Now back to Microsoft itself. We are looking at a little bit heavier Patch Tuesday with 12 bulletins that will address a total of 57 vulnerabilities. Five of the bulletins have a severity of critical, including bulletin 1 and bulletin 2, which both address Internet Explorer vulnerabilities affecting all versions of IE from 6 – 10, including on Windows RT running on the Surface tablet. Bulletin 3 is a critical Operating System level bulletin for Windows XP, 2003 and Vista, whereas users of the newer versions of Windows will not be affected. Bulletin 4 is the expected Patch to Microsoft Exchange, which uses the Outside-In software library from Oracle that contains critical vulnerabilities and that Oracle updated in last month’s Critical Patch Update (CPU). The last critical vulnerability is covered by Bulletin 12 and affects only Windows XP, so again, users of the newer versions of Windows will be spared from having to apply that patch.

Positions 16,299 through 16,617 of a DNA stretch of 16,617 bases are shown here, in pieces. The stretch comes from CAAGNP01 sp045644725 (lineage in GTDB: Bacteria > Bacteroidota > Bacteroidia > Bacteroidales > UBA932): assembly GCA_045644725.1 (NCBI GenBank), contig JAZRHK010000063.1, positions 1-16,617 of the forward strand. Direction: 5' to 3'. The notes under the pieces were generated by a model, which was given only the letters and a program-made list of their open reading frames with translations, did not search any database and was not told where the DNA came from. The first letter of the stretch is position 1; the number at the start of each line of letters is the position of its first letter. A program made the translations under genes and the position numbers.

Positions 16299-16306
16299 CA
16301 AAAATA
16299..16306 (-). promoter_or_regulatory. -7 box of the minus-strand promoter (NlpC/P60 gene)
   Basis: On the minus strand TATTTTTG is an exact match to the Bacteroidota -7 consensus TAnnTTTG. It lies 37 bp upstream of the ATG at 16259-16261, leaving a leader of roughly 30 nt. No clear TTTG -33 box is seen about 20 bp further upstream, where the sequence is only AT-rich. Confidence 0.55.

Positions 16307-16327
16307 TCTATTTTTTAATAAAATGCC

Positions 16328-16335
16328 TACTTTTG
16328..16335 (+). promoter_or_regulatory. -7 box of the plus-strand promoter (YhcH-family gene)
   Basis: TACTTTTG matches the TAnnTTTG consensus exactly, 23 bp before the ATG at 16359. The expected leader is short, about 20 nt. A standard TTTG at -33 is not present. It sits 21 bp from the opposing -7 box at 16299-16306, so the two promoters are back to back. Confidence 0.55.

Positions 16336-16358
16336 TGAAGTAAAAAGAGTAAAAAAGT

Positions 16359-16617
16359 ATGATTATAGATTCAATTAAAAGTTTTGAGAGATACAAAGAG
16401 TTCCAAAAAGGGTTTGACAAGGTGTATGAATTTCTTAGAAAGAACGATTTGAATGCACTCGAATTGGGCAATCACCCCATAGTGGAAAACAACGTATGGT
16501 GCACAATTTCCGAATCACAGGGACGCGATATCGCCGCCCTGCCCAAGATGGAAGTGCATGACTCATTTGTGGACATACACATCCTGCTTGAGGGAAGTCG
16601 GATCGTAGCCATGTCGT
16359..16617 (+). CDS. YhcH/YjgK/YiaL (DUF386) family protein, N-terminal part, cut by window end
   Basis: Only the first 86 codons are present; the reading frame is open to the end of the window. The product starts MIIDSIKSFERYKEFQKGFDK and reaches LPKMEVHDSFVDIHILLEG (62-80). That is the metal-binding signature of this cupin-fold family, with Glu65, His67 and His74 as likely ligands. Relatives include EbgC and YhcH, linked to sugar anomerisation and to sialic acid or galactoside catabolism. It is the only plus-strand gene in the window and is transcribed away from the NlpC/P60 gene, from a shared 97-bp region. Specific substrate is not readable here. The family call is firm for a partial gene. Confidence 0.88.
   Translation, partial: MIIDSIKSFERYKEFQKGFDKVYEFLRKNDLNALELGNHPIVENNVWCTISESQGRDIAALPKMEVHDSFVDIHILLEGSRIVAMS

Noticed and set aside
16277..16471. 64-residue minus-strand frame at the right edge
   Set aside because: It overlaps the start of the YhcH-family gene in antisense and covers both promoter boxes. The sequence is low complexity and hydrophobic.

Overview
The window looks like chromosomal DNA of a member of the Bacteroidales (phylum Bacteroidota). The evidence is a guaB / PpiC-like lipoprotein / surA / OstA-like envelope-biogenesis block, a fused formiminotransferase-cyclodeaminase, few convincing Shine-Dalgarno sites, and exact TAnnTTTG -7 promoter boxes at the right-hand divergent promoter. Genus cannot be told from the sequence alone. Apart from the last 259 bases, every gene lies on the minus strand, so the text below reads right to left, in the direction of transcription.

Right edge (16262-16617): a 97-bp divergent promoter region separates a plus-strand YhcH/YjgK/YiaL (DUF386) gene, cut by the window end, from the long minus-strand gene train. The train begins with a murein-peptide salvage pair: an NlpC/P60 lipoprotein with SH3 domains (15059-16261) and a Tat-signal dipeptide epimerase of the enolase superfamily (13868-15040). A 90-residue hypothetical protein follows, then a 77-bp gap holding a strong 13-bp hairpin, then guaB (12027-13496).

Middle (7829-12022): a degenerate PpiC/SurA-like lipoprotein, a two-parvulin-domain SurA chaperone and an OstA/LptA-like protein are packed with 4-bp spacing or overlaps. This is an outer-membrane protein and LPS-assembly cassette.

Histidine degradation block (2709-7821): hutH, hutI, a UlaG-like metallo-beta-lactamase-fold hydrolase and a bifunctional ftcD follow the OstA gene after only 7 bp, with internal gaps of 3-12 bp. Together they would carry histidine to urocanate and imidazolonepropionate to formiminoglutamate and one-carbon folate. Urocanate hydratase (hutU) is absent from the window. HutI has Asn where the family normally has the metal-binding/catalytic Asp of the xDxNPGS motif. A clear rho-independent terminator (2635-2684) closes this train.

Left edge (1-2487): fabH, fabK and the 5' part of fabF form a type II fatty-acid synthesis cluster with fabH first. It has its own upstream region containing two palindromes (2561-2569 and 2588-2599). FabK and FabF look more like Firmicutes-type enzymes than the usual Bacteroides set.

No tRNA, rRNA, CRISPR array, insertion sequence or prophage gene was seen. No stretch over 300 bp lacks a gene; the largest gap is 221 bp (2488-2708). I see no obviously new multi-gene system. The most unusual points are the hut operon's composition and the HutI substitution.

The remaining bulletins are all rated important and are mostly "Local Elevation of Privilege" type of vulnerabilities, meaning that one already has to be on the targeted computer to be able to attack them. One exception is Bulletin 5, which can be used for Remote Code Execution. It affects the FAST Indexing server for Sharepoint and it also caused by Oracle’s update of the Outside In libraries that are used by Microsoft for document conversion processes.
Oracle has had two major updates in the last 2 days. On Sunday, Jan. 13 a new version of Java 7 was released that addresses the 0-day vulnerability that has been exploited in the wild. And today, the Oracle Critical Patch Update (CPU) came out that addresses all other Oracle products. Overall, the January 2013 CPU fixes over 80 vulnerabilities in 10 product groups.
With the number of products patched being substantial, it is important to have a good map of installed software and versions in your organization. As usual we recommend starting with exposed services first, this month lead by the MySQL patches. Fortunately in most installations Oracle’s core RDBMS will not be affected.